IDC Directions09: Analyst perspectives on IT failure

IDC Directions09: Analyst perspectives on IT failure

Summary: While attending the Directions09 conference in Boston today, I explored why IT projects fail in conversations with two IDC analysts.


While attending the Directions09 conference in Boston today, I explored why IT projects fail in conversations with two IDC analysts.

During a discussion with Vice President for Services and Technology Research, Sébastien Ruest, we touched on key reasons why projects are late, over-budget, or don't achieve expected results. Sébastien commented:

There is still not enough governance. Projects fail because companies do not apply sufficient real-time governance to their implementations.

I agree that too many organizations allow projects to run without sufficient review and control. As a result, potentially minor disturbances eventually escalate into large, full-blown problems. In the heat of battle, I suppose many managers forget that preventive maintenance really does save time and money.

Sébastien also pointed out an overlooked implication of IT failure:

Failures erode confidence in the CIO, causing business stakeholders to reject the CIO's downstream plans. After failures occur, the CIO may face difficulty justifying new projects.

I also met separately with Melinda Ballou, Program Director for Application Life-cycle Management at IDC. Melinda emphasized that many projects fail when poor communication interferes with collaboration among project participant groups:

Although it's common wisdom, poor collaboration and communication between key business stakeholders and IT remains a serious issue. Also, keep in mind that redundant projects, where the organization discovers it is running duplicate projects unnecessarily, is another form of failure arising from lack of communication.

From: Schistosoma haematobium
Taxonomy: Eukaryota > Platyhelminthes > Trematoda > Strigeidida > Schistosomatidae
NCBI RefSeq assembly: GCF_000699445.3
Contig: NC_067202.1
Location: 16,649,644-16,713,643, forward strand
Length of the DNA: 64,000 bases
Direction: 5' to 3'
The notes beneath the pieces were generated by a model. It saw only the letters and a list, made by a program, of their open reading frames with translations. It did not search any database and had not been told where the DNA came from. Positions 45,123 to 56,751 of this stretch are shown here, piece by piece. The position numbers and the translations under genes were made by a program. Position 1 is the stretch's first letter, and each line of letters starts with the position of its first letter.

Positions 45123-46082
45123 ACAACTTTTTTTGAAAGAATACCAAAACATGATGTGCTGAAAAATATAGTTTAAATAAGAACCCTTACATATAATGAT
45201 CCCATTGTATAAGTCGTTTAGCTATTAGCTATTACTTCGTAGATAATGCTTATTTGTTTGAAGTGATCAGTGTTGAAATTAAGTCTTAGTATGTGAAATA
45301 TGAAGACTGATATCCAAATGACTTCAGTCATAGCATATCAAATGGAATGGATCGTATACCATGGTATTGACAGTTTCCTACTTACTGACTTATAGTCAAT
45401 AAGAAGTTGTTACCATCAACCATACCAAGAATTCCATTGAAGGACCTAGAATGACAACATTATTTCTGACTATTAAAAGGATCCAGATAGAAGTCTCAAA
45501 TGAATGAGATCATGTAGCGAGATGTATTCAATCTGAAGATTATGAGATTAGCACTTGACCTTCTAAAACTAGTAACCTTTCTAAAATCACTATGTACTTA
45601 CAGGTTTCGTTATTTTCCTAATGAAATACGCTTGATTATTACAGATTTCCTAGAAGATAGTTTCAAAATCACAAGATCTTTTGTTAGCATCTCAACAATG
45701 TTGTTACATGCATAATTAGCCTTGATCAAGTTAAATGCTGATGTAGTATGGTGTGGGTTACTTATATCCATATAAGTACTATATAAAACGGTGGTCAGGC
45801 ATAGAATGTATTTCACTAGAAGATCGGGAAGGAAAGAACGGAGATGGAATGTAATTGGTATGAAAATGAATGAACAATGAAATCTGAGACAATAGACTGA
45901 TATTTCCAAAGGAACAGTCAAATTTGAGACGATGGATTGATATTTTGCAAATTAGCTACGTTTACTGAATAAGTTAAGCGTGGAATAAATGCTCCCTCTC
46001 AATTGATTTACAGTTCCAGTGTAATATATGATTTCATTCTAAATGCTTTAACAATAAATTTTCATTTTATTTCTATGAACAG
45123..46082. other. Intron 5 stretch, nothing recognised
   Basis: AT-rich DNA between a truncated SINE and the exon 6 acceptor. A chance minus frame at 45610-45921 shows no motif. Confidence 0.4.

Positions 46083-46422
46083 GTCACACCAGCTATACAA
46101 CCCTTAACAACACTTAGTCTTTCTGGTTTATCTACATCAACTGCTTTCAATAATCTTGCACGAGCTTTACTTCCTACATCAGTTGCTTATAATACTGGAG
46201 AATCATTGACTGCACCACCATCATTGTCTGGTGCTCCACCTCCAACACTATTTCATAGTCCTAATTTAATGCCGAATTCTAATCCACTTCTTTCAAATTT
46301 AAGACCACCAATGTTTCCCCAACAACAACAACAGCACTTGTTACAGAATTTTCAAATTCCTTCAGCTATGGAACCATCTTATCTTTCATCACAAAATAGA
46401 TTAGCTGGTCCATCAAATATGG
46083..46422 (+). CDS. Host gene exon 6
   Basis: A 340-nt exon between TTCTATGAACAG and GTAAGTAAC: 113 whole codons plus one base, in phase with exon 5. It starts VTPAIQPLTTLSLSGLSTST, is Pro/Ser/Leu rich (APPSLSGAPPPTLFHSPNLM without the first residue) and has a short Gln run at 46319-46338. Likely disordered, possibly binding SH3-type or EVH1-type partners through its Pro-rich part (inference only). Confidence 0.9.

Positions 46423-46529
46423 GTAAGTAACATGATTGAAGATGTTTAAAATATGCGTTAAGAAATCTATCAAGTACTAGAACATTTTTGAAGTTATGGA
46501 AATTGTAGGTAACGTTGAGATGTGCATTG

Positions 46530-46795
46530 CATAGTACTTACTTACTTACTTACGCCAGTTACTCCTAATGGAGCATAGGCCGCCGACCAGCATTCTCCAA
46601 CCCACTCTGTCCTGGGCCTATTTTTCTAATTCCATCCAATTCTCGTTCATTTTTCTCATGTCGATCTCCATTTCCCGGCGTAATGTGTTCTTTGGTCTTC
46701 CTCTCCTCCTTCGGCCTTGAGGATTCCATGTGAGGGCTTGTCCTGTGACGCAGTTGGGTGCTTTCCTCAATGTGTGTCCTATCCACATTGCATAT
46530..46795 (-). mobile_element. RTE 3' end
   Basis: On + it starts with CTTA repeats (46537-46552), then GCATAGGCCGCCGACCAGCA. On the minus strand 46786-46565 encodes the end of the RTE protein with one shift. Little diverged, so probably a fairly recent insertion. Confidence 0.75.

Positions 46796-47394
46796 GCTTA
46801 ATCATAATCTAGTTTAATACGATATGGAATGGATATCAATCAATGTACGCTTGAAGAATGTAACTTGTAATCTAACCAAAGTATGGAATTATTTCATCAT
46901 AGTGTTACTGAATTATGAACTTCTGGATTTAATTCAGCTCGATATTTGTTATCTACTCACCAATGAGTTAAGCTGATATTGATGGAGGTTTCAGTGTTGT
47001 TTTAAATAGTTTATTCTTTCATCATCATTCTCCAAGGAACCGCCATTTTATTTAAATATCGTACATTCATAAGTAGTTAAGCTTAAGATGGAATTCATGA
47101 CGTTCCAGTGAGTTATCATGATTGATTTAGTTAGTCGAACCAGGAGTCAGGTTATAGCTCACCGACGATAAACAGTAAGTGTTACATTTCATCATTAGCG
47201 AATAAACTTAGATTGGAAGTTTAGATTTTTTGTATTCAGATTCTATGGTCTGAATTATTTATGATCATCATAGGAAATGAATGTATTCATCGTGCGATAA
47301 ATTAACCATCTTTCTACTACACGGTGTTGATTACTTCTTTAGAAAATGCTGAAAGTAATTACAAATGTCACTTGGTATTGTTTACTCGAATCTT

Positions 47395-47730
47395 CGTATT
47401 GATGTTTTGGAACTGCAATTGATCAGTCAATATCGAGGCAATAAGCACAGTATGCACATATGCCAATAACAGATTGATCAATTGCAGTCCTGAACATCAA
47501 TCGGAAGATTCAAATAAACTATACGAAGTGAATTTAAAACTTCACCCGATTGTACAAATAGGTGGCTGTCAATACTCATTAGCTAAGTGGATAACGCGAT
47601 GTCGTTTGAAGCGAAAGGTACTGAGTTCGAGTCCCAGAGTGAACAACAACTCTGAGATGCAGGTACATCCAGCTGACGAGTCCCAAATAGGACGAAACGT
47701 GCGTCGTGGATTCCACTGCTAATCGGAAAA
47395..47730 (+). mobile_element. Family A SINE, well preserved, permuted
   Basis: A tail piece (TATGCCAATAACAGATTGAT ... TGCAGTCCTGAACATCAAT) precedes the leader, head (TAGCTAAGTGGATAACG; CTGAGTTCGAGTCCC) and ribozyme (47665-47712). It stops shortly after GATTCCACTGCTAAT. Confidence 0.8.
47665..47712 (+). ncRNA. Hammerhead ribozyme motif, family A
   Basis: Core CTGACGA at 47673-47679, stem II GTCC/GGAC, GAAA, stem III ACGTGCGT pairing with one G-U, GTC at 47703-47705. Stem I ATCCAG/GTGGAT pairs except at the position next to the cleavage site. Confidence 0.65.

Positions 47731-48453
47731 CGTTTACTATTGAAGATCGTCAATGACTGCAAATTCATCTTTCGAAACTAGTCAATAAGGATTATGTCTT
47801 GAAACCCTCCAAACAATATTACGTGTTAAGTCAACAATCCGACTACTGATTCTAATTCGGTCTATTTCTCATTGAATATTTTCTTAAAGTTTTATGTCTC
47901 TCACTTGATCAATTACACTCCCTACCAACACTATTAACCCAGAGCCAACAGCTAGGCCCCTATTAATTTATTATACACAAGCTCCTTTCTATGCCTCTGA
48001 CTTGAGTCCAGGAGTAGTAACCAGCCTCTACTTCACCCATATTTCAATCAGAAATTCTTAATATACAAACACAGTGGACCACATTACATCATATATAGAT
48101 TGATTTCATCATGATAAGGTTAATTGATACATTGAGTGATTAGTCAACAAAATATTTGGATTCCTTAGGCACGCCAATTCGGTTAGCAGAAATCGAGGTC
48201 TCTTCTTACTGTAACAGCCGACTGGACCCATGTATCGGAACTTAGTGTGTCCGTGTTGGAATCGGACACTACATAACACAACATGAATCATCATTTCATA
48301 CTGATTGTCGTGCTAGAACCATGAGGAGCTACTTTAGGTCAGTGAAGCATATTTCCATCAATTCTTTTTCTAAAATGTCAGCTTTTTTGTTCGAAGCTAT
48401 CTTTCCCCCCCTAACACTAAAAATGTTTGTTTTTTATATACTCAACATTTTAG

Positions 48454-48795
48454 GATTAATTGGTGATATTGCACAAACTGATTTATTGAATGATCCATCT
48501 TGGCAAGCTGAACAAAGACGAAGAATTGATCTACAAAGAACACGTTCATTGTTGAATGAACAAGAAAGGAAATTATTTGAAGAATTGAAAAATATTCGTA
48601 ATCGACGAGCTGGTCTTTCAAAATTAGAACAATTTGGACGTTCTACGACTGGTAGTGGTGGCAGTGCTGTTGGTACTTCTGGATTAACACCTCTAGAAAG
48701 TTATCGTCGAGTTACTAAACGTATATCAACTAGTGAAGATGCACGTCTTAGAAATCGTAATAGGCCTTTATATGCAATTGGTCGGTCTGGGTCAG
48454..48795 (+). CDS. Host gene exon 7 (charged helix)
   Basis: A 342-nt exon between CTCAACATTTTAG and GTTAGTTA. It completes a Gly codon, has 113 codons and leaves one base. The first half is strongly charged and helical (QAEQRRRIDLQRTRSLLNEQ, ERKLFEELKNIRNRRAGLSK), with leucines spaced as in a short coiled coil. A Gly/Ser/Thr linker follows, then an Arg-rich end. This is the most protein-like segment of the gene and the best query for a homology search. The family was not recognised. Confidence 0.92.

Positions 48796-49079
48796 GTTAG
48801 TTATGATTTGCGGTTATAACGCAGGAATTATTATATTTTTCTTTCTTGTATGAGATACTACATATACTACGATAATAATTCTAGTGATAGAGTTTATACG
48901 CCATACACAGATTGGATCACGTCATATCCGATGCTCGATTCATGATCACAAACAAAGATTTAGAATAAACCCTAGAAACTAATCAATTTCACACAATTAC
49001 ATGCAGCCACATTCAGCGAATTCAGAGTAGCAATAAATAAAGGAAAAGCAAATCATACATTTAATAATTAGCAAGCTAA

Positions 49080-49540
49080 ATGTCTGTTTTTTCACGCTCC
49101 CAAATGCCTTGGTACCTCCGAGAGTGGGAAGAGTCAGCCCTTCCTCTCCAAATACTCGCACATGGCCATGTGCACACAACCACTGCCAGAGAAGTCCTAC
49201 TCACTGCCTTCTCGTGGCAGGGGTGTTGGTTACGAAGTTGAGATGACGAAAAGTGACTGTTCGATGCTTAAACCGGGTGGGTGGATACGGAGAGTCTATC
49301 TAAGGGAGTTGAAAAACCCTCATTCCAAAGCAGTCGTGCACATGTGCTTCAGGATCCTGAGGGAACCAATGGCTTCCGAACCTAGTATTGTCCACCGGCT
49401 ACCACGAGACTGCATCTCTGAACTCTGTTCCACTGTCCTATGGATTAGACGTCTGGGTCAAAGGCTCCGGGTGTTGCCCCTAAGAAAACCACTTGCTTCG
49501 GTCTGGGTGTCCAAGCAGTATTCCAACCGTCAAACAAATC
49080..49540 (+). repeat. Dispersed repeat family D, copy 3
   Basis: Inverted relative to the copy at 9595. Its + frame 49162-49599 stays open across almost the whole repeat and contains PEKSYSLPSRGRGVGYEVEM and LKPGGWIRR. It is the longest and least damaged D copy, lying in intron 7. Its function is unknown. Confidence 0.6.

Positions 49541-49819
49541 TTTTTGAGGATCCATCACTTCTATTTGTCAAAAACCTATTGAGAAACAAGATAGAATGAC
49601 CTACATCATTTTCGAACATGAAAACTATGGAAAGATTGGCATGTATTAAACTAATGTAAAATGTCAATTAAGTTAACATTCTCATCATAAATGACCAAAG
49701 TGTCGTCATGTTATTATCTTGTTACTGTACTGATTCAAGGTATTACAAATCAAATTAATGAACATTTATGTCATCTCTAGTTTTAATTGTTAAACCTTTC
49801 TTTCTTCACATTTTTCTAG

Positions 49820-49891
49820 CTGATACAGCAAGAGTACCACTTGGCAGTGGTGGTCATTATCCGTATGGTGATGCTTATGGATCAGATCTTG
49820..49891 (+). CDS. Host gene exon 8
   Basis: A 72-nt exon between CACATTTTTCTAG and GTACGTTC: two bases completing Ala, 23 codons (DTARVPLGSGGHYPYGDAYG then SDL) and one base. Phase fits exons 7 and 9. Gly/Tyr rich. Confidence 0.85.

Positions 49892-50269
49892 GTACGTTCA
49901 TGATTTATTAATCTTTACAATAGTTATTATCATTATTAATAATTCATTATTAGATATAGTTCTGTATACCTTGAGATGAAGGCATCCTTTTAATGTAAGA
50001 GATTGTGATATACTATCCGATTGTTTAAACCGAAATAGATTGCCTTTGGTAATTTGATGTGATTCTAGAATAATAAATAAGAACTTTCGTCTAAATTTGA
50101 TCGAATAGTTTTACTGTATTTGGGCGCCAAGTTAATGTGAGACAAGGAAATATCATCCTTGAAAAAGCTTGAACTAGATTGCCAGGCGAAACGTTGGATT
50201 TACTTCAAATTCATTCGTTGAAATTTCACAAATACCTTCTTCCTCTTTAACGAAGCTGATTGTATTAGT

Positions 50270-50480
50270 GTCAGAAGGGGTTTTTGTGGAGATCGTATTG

Melinda suggests that Agile development can be an excellent mechanism to improve collaboration, especially on software development projects.

My take. The big causes of failure remain governance, communication, and collaboration breakdowns. As with all people-related obstacles, these issues are difficult to control, let alone eradicate completely. In the end, failure improves when an organization becomes serious about encouraging IT and business stakeholders to work together more closely. As failure statistics demonstrate, that goal remains elusive for most organizations.

Topics: CXO, Collaboration, Enterprise Software, Software

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  • Over governing it a problem too...

    Far too often, more than lack of control, is
    over-control by people who are clueless about
    the reality of IT projects.

    There is a general problem with IT. And, it's
    the reason why IT workers are often considered
    the most stressed of any other profession.
    There is a poor consideration for what IT is,
    and what it can provide. Too many are used to
    the "Instant" in computers. When projects are